Hopping on the train at Tokyo Station after the morning rush hour still gets you to south Izu for lunch. So, with a promise of stunning views of the sea and more fresh fish sashimi than you could throw a wasabi tube at, we relaxed on the Super View “Odoriko” train to Izukyu Shimoda Station — later than planned but not unduly concerned. Stepping off the train to feel the city dust swept away by the breezy scenery of the Pacific Ocean, we picked up our rented car and drove to the southernmost tip of Izu Peninsula, Irozaki.
The craggy cape is known for its beautiful stretch of sea, scattered with huge, dramatic rocks, among which tourist ferries weave. As we found out, these are less ferries than barges.
The waves that rushed in from the Pacific and bounced off the rocks seemed to thrill those clutching onto the rails of the boat, but we couldn’t help but fear that the overexcited child passengers may actually fly overboard. The kids were clutching paper bags full of sweet potato, apparently bought before boarding, the reason for which became clear when the boat neared a mammoth rock in the middle of the sea, shuddered to a near halt, and the youngsters started yelling and throwing their sweet potato chunks at it. From the deep crevices in the rock appeared a pack of monkeys, who gobbled up the grub with varying degrees of enthusiasm.
Meanwhile, at either ends of this large rock stood fishermen, having been dropped off by a boat to fish for the day, oblivious to the undignified screeching of both man and monkey.
For more intimate contact with simian beasts, Hagachizaki Monkey Paradise (500 yen for adults, 250 yen for children) is a 20-minute drive along the west coast from Irozaki.
About 300 monkeys roam at the bottom of a steep gravelly hill near the coastline, and visitors can walk among them, crouch beside them and feed them while being repeatedly advised by the park’s staffers to put away any loose items such as glasses or hats.
Such safety precautions seemed unnecessary during our visit, though, as the monkeys mostly sat in silent bemusement while the excited humans hopped around them trying to take photographs, screaming if their subjects made sudden movements. After a while, it became less obvious which species is supposed to be the more clever. You wondered what the monkeys might be whispering to each other and quietly shaking their heads about.
With that gentle reproach in mind, we drove along the mountainous west coast to our guesthouse for the night, a minshuku called Izu-ichi.
This minshuku may not have locks on its room doors, but what it did promise (on its Web site) was Izu’s freshest fish dishes. This promise was not only kept but surpassed — a plate so large that it couldn’t fit between us on our low-lying table in the tatami dining room, with sashimi portions that might serve six in an average Tokyo restaurant.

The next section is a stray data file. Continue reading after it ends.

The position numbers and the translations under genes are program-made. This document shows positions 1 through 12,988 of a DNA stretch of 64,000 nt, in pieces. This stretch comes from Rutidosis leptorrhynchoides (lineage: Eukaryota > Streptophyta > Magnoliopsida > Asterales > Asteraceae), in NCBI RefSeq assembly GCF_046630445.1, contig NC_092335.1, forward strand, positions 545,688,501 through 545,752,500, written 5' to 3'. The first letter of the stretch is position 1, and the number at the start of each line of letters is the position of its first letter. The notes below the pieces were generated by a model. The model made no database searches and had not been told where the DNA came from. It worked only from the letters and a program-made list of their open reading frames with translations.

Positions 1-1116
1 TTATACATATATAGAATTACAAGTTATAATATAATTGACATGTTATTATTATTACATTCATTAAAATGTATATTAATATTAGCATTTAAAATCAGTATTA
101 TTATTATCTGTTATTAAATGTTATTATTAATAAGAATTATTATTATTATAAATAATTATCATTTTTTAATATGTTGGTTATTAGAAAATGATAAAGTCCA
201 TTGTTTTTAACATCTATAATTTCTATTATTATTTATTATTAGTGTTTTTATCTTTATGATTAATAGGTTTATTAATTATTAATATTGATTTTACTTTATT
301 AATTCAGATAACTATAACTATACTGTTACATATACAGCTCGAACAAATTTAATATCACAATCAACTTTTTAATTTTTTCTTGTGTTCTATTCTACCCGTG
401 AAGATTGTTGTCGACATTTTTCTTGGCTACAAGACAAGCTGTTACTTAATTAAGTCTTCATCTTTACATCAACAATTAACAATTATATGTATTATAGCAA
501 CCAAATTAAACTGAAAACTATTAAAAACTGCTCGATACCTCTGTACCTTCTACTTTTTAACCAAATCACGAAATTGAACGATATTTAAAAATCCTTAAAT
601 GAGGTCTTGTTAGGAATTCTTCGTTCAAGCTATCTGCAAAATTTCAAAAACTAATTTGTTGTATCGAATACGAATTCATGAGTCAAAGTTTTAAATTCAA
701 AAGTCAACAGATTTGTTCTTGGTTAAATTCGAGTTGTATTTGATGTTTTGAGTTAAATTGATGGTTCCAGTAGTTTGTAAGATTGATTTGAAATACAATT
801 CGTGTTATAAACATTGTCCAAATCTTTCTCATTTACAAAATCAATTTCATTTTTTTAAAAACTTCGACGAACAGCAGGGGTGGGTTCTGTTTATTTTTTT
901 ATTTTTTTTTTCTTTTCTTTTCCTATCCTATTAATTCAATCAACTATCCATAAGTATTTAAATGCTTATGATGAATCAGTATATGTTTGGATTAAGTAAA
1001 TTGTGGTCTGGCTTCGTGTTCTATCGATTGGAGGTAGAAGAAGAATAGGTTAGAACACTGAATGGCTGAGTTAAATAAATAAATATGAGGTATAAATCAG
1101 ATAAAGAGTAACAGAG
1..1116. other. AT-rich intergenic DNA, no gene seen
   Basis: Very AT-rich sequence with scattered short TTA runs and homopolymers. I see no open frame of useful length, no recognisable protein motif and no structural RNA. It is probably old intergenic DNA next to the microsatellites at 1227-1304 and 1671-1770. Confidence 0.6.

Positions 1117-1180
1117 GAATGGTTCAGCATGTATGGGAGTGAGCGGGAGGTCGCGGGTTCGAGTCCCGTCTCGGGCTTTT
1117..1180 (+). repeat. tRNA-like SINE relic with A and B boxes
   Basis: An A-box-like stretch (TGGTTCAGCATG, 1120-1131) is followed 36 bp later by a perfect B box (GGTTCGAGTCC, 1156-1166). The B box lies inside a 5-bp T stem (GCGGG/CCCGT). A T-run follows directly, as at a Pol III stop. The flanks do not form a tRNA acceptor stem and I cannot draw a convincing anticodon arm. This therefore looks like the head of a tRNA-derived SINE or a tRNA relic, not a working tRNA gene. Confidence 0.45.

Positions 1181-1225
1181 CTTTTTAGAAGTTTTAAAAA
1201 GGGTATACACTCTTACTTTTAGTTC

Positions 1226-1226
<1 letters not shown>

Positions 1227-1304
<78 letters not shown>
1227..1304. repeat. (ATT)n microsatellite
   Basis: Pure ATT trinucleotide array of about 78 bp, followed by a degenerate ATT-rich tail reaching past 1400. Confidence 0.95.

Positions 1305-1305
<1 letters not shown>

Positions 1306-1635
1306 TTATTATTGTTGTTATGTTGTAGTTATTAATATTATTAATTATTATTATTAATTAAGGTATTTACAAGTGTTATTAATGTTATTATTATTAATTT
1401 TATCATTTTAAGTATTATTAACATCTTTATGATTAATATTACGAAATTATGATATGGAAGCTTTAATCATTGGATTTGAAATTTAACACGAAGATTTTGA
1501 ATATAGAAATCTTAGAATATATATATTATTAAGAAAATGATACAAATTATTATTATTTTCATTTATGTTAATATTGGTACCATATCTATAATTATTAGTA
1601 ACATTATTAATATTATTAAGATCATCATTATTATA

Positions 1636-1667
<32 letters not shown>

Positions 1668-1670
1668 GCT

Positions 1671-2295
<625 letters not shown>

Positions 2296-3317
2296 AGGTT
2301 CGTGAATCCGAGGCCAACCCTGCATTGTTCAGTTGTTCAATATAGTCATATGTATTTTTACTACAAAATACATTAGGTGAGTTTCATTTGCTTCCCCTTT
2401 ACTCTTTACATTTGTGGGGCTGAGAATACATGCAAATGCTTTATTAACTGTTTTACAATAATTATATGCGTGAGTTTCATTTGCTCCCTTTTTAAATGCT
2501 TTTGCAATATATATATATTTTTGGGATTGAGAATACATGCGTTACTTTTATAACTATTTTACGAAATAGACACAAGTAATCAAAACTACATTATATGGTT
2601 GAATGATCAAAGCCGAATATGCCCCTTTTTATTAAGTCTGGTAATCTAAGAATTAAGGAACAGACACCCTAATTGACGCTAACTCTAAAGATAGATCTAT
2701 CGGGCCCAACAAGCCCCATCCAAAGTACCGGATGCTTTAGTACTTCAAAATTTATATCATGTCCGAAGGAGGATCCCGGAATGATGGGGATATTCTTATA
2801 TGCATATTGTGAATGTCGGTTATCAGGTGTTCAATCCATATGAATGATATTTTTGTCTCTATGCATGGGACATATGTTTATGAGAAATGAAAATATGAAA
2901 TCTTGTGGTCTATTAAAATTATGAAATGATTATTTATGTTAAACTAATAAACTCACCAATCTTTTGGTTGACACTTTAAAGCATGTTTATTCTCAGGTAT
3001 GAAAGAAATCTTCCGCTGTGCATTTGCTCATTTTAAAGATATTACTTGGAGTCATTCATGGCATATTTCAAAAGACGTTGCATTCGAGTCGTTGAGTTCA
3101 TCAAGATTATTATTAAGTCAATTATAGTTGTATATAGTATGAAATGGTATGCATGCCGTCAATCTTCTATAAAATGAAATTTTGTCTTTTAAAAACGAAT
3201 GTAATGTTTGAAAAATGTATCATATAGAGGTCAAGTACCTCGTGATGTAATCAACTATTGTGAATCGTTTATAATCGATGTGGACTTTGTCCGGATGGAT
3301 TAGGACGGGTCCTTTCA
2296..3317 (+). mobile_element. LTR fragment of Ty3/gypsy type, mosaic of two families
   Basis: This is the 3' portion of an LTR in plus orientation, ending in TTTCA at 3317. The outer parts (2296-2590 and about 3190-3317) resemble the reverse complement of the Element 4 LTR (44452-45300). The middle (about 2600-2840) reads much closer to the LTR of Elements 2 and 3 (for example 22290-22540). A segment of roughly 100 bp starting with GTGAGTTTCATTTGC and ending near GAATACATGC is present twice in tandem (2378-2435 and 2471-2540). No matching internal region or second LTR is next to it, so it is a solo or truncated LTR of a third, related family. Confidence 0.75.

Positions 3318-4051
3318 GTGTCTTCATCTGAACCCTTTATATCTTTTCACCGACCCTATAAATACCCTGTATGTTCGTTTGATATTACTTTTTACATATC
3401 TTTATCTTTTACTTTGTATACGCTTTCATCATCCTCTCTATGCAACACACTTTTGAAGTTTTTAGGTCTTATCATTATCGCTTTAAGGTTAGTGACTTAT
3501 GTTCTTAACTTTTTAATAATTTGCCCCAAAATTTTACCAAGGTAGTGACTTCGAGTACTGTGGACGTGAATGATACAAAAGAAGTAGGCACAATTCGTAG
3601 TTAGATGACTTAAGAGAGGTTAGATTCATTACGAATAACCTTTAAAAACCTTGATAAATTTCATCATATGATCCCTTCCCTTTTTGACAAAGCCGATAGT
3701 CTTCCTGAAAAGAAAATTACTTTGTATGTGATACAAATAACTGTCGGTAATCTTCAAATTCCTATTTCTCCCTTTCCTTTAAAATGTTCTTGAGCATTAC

The manager of the minshuku serves you directly from the kitchen, enthusiastically pointing out the deliciousness of the cherry sea bream, spiny lobster and turban shell. They certainly are softer and juicier than most served in Kanto, and they are complemented by a parade of other fish dishes — baked, fried, grilled and boiled. For an extra price, you can order crab or ear shell in equally generous portions.
The other attraction of this guesthouse is its genuine countryside feel. You cannot find a convenience store within walking distance, and once you’ve polished off dinner, the rest of the evening can be spent wandering to the nearby dock for a truly breathtaking view of the sunset.
The next day, out in the fresh morning air at 8:30 a.m. (enforced by an early breakfast), we drove to Lovers’ Cape in Toi town. A rather strenuous walk up 750 meters of steep hills through forest is rewarded with free access to panoramic views of Izu’s Suruga Bay and, in the distance on the other side of the Pacific, Mount Fuji.
At the top is the stylish Love Call Bell which, if rung three times while calling out your lover’s name, guarantees you marriage within two years. The large numbers of young couples at this spot suggest they might believe in this superstition, even if the guys look on rather bemused as their partners grin and bear the uneven hilly paths in high-heeled sandals. Wedding ceremonies also take place on the spot, for which it can only be assumed that the bride braves the hike in a veil and wedding dress.
A gentler walk in the mountains can be had at the Orchid Resort (1,300 yen for adults, children free) in Dogashima on Izu’s west coast. Greenhouses scattered along the walk display both popular and unusual orchids throughout the year, and a wander to various clearings takes you to different lookouts, the highlight of which is the dramatic sight of the rocky sea coast from a long suspended bridge.
By late afternoon, we were well-exercised and in dire need of a long bath. Back on the east side of Izu, a 10-minute drive up the coast past Shimoda Station in the direction of Tokyo takes you to Shimoda Prince Hotel, where the modest cost of staying at a minshuku can be compensated with the indulgence of a hot-spring experience at a luxurious hotel, complete with a panoramic 180-degree view of the beach and ocean. At that time of the day, there were no other bathers, and a good hour was spent daydreaming in the tub.
By the time we were back on the Super View “Odoriko” train with cans of cold beer, we had been so spoiled for beautiful views and delicious food for two days that we mostly dozed our way back to Tokyo, as the Pacific Ocean glistened at us from the train window.